To “stitch in the ditch”, or not to “stitch in the ditch”??

Let me back up for just a minute… “Stitch in the ditch” (also referred to as Ditch Stitching) is a catchy name for a simple quilting technique. It is one of those bits of sewing terminology that make beginner quilters look at you like you have 3 heads. I believe my first response was…


Once I show you a picture, you’ll know exactly what I mean. And don’t worry, it isn’t a complicated technique. It is simply making your line of stitches in your quilting in the “ditch” where two fabric pieces meet.

Most quilters I know are divided on this technique 50/50. You either love it or you hate it. There is not much in-between. Don’t ask me why. Some of us are just very opinionated and set in our ways.

We’ll get to my personal opinion in a little bit. First, let’s get to some tips to help you with this technique! It’s time to put your learning caps on!



1. Sit square in front of the sewing machine – This is not rocket science, but it is non-negotiable. I know some of us have tiny makeshift workstations on the corner of our dining tables or are crammed in the guest bedroom somewhere. You need to make yourself some space, even if its temporary.

So get some elbow room and then cozy up to your machine. You will need to be in complete control here.

2. Very closely watch where your needle pierces your fabric. – Your seems are more than likely very straight lines for this quilting technique. You don’t need to be looking ahead to see where you’re going or when that big corner is coming. You need to focus on exactly where you are at this very second in your sewing. Needle to fabric is where your eyes need to be. 

3. Placement of your hands – Any wiggle of your fabric is going to take the stitching out of this very small margin that you are aiming for. You’re going to get a wobble in your perfectly straight line and end up having to get the seam ripper out. So keep your hands engaged on the quilt the.entire.time. No free willy-nilly letting the universe take over. No exceptions.

So the above picture was not ‘wiggled’ on purpose. I was quilting this piece and I thought I should grab my camera and photograph this process to show you this technique. – I kid you not, I looked away for 2 seconds and BAM. I got off track.

Above and below that wiggle is stitched invisibly even though I’m clearly using black thread. It disappears into the line between the 2 fabrics.

…Just so you know who you are dealing with here… I don’t make mistakes on purpose so I can show you what a less experienced quilter would do… No no… they come completely naturally to me all the time. You’re welcome.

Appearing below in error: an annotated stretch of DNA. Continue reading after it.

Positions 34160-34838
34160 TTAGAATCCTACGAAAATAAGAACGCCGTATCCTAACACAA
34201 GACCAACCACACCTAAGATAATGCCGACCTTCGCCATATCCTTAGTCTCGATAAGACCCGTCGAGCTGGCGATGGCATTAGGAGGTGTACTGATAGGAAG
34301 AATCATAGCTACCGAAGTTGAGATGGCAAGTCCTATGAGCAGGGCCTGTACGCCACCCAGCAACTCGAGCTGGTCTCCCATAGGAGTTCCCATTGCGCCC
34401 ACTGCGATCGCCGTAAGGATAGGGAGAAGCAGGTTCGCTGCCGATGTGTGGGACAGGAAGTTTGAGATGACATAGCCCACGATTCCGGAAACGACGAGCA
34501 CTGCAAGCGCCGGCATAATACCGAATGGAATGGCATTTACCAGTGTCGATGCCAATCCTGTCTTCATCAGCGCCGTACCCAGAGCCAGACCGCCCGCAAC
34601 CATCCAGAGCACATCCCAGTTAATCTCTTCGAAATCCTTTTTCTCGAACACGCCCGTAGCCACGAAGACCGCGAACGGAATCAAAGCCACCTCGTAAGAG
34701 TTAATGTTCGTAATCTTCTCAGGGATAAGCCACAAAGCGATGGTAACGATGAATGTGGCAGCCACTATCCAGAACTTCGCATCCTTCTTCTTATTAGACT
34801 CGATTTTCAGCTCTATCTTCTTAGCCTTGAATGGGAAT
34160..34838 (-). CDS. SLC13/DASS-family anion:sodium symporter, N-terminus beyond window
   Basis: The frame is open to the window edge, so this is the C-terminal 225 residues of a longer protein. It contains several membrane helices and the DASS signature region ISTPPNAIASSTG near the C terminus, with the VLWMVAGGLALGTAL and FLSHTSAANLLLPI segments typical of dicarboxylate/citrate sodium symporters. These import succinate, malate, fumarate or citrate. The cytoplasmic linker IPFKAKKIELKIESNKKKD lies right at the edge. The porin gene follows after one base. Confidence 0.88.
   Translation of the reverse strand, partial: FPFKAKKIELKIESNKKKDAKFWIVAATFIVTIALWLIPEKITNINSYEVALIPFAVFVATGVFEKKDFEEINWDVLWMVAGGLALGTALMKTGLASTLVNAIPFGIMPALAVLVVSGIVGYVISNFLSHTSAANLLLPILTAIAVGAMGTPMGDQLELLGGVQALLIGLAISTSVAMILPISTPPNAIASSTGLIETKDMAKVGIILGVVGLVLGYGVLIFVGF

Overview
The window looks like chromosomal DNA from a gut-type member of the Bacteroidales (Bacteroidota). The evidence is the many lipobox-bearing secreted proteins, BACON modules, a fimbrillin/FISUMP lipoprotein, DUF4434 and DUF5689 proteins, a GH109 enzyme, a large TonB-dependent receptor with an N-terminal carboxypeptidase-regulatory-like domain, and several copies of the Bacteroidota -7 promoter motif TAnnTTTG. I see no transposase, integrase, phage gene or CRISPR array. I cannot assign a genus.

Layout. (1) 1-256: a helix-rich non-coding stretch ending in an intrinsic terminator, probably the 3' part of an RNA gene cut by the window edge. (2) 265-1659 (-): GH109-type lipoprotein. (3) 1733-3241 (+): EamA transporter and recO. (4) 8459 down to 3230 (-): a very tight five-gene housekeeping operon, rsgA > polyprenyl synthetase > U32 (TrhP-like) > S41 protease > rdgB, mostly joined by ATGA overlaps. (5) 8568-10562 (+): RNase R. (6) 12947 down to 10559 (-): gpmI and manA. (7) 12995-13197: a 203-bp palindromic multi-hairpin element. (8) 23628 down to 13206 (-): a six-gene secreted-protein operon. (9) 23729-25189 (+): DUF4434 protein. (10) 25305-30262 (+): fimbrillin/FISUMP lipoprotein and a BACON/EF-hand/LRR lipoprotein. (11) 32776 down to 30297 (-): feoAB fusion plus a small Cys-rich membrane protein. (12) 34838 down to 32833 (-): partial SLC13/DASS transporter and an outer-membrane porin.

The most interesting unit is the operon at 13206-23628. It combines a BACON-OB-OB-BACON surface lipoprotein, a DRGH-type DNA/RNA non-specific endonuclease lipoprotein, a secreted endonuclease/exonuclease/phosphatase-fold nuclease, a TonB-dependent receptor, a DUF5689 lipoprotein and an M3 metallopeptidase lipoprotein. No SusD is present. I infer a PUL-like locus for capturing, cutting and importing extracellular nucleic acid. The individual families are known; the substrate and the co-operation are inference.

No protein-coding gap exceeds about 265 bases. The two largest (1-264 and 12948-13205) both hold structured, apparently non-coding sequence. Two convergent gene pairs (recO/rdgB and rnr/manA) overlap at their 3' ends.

4. Stitching in the ditch is not a race. – Seriously. If you have to go slow to avoid making a mess of things, go slow. You must maintain control if you want to keep your stitches invisible. If your machine has a speed control, USE IT! Better to go slow and get it right than to speed along and have to spend time with the seam ripper later.

6. Pressing matters! – Your seams must all lay flat with no pleating of the seam allowances behind your seam line, no bunching of the fabric. Just pressed beautiful flat seams. Got it? If you hit a bump or a snag when stitching in the ditch, you’ll get a wiggle. We already went over wiggles in step #3. We don’t want them, ok?

6. And finally, take the time to switch your sewing foot to the right one – You’ll hear me say this again and again because I was THAT GIRL in my early quilting days… I never changed the sewing foot on my first machine. Like, EVER. (I know… ugh.)

So now that I know better, I’m going to try to save you from those stupid mistakes. I have been scolded by many women that I look up to so please don’t send me hate mail, ok? Thankfully, I know better now. The right tools make all the difference in your finished product.

This is the foot you want for stitching in the ditch.

See that little bar there in the middle? That shows where your needle will go. Watch it, guide your quilt with it in the middle of your seam and it will be totally golden.


CLICK HERE >>Stitch in the Ditch Foot / Edge Joining Presser Foot<<



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